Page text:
Last year, Jim Rutenberg wrote , for The New York Times straight-up declared, "The Facebook movie tells us what we needed to know about Mark Zuckerberg." Discuss Facebook's potential role in Russian election masking in the US and chaos in Myanmar, says Rutenberg. "The film's portrayal of the budding techmagnet as someone who is more interested in cultivating their creation than in who can be harmed by it, has stood the time test … To see the origins of the story unfold from the stadium seating eight years ago, I thought I saw a series of difficult lessons as a 19-year-old adult. In 2018 I saw something else: the beginning of a pattern that has become too familiar. "
Simply put, the movie is a Rosetta Stone. To translate how you or someone else feels about Facebook, turn on The Social Network and chronicle reactions.
Like many great fiction works, Fincher and Sorkin's films did not, or at least did not, age poorly. It may seem a bit naive now, but the lessons, takeaways, are the same.
Like many great fiction works, Fincher and Sorkin's films, or at least not, had the age poor. It may seem a bit naive now, but the lessons, takeaways, are the same. It says a lot about the state of the world then; There is a lot about the state of the world now. Part of this is because filmmakers constructed The Social Network as a modern creation myth, Hero's Journey 2.0, and these stories are timeless. In this connection, there will always be a good film -a Citizen Kane for another kind of media mogul. (Filmnerds, I see you in the comments below.) More than that, those stories need a devil, "as a lawyer played by Rashida Jones points out to Zuckerberg himself in a small quarter -Wall breaking. The movie, whether or not you agree with Facebook's CEO is that the villain largely depends on how you feel about Facebook's CEO, bitch.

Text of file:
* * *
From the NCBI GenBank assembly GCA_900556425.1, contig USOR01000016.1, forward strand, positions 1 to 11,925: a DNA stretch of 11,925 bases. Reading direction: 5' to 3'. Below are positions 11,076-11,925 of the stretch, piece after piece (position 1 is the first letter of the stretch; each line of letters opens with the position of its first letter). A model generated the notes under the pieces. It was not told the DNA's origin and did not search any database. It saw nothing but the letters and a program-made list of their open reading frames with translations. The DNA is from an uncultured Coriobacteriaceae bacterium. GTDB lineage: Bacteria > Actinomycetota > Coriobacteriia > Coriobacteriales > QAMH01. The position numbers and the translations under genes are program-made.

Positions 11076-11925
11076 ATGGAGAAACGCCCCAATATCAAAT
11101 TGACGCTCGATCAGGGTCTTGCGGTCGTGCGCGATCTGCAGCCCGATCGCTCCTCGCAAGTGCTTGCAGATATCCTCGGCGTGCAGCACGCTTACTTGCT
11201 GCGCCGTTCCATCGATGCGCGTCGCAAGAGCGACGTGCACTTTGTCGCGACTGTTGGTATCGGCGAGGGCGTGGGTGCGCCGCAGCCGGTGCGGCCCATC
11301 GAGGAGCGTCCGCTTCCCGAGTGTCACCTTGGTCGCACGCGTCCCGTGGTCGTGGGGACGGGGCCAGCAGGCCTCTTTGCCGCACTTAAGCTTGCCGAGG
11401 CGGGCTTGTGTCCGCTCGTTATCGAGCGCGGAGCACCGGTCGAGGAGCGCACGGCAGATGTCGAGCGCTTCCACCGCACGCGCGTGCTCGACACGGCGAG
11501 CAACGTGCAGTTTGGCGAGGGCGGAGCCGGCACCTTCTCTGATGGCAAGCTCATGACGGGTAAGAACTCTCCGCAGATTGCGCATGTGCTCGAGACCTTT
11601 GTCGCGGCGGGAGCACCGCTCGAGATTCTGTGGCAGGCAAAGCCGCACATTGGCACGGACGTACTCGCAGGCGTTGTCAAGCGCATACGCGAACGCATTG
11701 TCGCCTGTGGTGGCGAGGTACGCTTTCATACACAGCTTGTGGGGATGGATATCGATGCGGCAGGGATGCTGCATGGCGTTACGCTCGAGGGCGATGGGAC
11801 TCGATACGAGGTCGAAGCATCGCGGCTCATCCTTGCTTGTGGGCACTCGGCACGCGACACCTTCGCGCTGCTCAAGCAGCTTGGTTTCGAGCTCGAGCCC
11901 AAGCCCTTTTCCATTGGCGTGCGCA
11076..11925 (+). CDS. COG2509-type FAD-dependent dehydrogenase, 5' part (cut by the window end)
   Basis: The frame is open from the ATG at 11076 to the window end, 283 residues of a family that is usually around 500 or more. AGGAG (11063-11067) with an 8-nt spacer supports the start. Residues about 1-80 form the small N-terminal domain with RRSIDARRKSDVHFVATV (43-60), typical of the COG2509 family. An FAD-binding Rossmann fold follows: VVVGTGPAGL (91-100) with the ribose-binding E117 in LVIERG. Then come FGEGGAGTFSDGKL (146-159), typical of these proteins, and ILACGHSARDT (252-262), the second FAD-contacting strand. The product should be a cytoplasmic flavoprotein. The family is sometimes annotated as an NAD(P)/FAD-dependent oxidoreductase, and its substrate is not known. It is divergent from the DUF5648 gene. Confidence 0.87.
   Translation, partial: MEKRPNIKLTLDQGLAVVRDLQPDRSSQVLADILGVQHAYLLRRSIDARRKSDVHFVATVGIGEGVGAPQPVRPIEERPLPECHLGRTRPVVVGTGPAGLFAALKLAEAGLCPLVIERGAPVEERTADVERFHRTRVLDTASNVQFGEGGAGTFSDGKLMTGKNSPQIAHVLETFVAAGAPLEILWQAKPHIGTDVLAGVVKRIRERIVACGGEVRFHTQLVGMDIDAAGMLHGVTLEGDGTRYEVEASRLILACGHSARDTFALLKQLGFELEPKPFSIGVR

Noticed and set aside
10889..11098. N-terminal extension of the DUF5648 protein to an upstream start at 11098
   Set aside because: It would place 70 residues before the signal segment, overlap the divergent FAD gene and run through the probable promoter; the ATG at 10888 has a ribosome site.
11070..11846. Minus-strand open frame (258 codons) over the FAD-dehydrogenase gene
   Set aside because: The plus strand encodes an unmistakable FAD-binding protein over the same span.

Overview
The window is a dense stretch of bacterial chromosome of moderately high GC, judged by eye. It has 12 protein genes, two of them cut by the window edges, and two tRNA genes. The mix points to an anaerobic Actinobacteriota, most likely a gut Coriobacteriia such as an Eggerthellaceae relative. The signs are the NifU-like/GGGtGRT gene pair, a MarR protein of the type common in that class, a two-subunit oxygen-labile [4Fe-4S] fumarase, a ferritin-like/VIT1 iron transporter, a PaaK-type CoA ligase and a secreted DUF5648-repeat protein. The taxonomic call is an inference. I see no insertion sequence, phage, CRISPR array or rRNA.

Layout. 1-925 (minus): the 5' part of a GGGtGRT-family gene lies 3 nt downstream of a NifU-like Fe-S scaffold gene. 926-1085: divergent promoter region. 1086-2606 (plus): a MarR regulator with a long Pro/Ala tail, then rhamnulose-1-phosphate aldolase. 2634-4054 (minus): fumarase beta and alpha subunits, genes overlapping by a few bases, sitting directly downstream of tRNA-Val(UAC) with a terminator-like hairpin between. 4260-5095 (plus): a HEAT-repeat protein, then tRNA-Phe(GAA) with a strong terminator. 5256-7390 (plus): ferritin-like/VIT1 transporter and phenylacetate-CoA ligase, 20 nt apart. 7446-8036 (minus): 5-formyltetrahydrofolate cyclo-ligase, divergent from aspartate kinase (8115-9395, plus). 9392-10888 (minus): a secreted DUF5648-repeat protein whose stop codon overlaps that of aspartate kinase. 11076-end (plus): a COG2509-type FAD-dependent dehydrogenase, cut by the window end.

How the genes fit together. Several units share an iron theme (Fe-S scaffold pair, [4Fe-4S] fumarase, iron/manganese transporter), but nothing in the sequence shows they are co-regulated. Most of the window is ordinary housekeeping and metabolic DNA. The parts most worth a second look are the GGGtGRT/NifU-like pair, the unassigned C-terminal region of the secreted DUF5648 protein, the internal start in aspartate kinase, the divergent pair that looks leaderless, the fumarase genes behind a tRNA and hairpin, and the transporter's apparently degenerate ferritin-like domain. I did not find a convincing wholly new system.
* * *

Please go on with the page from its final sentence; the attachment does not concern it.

Of course, this points to another fact about Facebook: It will always be intertwined with Mark Zuckerberg. public opinion about him often reflects on the public opinion of the company, and vice versa: As Facebook's problems have grown in recent years, Zuck is the one who carries the brown. He is the one who must make a good impression before The congress, the one written in Saturday Night Live sketches, one investor will remove as a leader in difficult times, yet people do not know much about Zuckerberg personally, not really. "Like Faceb also, "wrote Scott Brown in a piece about The Social Network for WIRED," the immaculate public Zuck is a fascinating content-free platform, an encryption that eager mind cannot help but fills with their own interests and obsessions. "Sorkin and Fincher build on it, giving the CEO a persona, but also giving him the opportunity to interpret.
Prior to his release in 2010, The Social Network was introduced to the world in a now iconic trailer containing an unnatural creepy cover of Radiohead's "Creep" by Belgian women's choir Scala and Kolacny Brothers, the super-cut scenes and voiceover of the movie with the film's capture phrase, "You do not reach 500 million friends without make a few enemies. "(500MillionFriends.com is currently for sale, BTW, and Facebook now has so many more users than that.) At that time, there was a sharp observation about the conditions being sacrificed in Creating a Relational Web Site The key in 2019, but to understand the power it created for the founder, is in the text: "I don't care if it hurts, I want control."